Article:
As telcos attempt to capture the B2B revenue opportunity, marketplace is rapidly becoming an industry buzzword. We explore the characteristics of a marketplace and the industries in which telcos have a genuine right-to-play
B2B Marketplaces: A key enabler for new growth
What is a B2B marketplace?
At its core, a marketplace is an entity through which buyers and sellers can effectively and efficiently transact. It provides a platform to reduce friction for the provisioning of products, services, and solutions: connecting a distributed ecosystem of suppliers with an equally distributed ecosystem of customers.
Think of Amazon, which orchestrates a B2C retail marketplace – Amazon’s marketplace has created a site in which a host of different vendors, whether regional or global, major corporate or small/medium enterprise (SME), can compete directly with one another (and in some cases directly with Amazon’s own products) to reach and serve a wide scale customer base. Using the example of Amazon, we can therefore describe four key actors within the marketplace:
Key actors in a marketplace
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- Customers: Amazon’s marketplace creates a simple tool through which users can seamlessly identify, evaluate, and purchase products from a wider range of sellers. These suppliers, due to competition, must continuously innovate to create value for customers or risk competing solely on price. This provides a strong proposition combining ease, choice, and value for the customer. For smaller enterprises and for more simple services (e.g. cybersecurity, productivity software) a B2C-style marketplace works well. Amazon provides a good example of a B2C marketplace – however, for larger enterprises requiring more complex, verticalised solutions, the Amazon “one click purchasing” capability may be less appropriate.
The marketplace still acts as an entity within which enterprises can identify new, innovative, solution providers and evaluate different components/vendors but may act more as a discovery mechanism – it generates a customer lead for suppliers and a vendor lead for customers. The customer will go on to engage directly with a sales team or representative within the vendor, rather than purchasing and spinning up the service directly through the marketplace. This is because the solution sales cycle is complex and requires a deep knowledge of the end customer and vertical specific expertise. To generate revenue, the orchestrator in this situation would have to create a comparative tool pricing for the use of these larger players.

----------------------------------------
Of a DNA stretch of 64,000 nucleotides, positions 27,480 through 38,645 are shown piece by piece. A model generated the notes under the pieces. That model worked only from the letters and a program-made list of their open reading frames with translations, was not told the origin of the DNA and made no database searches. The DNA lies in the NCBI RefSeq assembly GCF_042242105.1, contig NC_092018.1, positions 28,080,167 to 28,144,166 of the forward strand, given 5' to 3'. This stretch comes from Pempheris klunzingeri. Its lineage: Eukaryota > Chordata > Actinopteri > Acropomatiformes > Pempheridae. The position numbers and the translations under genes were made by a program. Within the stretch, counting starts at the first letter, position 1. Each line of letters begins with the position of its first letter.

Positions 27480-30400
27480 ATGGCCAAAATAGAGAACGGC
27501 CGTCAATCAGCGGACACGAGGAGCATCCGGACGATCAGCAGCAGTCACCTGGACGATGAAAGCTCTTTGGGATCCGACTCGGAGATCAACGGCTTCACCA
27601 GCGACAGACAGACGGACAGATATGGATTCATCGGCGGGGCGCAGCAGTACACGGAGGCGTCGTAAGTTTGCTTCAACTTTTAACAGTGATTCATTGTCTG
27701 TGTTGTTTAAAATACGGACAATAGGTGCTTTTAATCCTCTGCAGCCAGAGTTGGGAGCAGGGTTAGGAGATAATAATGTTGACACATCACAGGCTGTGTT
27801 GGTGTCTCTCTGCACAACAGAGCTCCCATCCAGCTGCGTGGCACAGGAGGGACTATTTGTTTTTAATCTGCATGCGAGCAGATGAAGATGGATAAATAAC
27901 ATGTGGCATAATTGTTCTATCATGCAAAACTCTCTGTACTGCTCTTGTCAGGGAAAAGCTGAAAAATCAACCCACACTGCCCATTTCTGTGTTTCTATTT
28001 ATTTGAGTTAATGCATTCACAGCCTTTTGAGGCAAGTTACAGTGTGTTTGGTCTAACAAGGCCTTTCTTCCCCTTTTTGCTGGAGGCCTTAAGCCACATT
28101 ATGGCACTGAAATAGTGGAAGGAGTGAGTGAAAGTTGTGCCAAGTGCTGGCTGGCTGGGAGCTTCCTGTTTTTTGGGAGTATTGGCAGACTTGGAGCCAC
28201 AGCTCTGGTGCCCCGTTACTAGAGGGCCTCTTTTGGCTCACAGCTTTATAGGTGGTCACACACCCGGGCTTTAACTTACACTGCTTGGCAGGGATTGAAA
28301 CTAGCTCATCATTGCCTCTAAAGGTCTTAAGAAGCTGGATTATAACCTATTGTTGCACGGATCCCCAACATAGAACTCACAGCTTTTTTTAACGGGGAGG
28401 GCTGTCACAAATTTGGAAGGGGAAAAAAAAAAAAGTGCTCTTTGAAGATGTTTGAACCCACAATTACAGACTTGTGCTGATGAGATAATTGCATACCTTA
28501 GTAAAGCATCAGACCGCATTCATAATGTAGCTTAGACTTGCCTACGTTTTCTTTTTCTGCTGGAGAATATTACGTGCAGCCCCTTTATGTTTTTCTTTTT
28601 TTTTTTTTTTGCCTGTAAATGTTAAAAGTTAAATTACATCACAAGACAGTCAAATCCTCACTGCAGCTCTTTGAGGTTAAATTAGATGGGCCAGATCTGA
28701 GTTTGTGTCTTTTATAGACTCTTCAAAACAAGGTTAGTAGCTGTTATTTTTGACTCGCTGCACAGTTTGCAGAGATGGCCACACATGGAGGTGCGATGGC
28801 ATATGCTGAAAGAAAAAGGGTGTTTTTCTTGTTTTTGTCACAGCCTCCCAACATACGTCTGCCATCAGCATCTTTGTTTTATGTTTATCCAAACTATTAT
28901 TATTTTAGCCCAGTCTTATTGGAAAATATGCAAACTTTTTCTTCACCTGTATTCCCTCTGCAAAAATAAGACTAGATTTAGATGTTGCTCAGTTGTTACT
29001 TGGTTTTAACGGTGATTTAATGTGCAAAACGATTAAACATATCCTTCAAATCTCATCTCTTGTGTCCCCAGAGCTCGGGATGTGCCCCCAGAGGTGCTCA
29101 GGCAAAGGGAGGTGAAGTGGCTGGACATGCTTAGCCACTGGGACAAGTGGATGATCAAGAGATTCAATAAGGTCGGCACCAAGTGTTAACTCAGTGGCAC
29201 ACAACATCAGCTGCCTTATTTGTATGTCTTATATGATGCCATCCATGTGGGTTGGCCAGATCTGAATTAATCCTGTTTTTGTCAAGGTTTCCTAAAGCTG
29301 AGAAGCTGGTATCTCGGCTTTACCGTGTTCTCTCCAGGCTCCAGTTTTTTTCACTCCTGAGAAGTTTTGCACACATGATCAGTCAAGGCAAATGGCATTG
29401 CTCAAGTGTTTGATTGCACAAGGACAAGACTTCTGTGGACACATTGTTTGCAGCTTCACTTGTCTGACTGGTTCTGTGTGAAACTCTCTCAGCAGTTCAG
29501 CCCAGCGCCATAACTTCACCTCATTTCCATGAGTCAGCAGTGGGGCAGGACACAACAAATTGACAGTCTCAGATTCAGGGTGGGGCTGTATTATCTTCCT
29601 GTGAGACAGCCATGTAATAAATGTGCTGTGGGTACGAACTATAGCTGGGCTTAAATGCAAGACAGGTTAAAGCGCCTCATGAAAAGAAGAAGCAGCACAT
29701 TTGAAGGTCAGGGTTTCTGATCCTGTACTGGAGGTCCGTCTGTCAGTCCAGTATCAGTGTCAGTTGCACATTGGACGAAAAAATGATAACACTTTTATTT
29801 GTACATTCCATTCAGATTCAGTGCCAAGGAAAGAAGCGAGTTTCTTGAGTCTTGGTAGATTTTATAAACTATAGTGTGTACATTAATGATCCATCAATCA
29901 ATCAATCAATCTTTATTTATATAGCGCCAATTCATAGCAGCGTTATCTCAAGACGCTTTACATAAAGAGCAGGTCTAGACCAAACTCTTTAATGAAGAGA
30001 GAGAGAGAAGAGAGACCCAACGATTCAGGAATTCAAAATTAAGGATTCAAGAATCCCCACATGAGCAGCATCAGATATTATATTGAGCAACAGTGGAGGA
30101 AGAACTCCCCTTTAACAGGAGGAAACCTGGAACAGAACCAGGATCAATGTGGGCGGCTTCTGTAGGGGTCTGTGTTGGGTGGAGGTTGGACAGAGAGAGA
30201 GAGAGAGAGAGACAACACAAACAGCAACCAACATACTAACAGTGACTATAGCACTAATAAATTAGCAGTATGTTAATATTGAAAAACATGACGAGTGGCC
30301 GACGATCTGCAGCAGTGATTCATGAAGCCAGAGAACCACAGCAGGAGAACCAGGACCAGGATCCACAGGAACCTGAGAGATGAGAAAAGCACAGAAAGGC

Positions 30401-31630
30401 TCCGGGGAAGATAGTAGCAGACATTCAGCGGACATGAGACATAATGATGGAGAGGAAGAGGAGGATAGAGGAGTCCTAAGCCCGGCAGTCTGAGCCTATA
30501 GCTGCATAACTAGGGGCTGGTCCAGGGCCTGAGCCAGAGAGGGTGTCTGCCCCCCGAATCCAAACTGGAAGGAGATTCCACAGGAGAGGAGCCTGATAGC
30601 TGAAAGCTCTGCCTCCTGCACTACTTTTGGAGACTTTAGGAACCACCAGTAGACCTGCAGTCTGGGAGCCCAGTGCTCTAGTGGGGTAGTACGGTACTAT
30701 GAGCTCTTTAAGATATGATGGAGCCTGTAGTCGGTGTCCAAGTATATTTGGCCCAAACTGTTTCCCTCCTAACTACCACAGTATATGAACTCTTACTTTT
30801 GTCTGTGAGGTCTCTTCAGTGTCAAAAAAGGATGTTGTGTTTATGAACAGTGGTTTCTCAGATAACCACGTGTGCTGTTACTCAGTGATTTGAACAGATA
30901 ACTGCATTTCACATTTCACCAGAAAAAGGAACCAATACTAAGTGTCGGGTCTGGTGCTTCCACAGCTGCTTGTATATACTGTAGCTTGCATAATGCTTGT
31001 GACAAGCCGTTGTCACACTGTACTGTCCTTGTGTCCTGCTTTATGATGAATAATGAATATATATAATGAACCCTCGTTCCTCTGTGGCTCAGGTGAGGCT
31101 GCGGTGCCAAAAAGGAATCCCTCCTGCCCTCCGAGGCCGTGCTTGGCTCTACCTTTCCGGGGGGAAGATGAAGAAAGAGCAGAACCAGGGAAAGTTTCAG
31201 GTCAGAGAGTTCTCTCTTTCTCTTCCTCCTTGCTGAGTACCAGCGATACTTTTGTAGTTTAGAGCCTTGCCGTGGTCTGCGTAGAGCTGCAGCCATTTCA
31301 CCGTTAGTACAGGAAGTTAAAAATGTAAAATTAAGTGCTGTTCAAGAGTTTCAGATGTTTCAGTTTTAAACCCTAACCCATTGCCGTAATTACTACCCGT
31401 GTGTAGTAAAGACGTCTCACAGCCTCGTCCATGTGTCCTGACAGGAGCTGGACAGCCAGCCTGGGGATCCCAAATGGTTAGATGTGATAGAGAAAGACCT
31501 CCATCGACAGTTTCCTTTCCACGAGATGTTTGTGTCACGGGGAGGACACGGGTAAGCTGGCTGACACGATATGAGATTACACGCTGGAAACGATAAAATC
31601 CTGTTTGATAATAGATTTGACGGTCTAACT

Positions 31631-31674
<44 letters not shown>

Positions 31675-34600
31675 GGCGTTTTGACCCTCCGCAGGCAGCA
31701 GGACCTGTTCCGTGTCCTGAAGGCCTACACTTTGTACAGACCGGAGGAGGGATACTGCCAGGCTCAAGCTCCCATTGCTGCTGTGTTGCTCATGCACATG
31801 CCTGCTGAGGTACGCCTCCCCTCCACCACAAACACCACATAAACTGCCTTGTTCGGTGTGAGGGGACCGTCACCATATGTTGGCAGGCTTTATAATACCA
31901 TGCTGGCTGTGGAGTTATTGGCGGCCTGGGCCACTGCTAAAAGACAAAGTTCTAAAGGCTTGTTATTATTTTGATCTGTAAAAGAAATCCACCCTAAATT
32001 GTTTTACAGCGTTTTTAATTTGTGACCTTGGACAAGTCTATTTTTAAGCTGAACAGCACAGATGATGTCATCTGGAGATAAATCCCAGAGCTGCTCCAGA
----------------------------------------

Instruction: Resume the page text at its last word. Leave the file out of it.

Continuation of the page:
Particularly for more fragmented industries with a significant number of SMEs, offering pre-integrated, out-of-the-box solutions still offers the orchestrator a strong revenue opportunity.
- Suppliers: In the context of B2B, suppliers in the marketplace may offer holistic vertical solutions including end devices, connectivity, applications, infrastructure etc. or sell those capabilities as individual components. Through participation in the marketplace, these vendors gain a strong distribution channel to sell their solution. Furthermore, they can get to market with solutions much faster than a more traditional, vertically integrated route, which would require longer cycles of integration and testing between partners, more investment in marketing & sales engines, and the need to repeat the process with each channel/solution partner identified.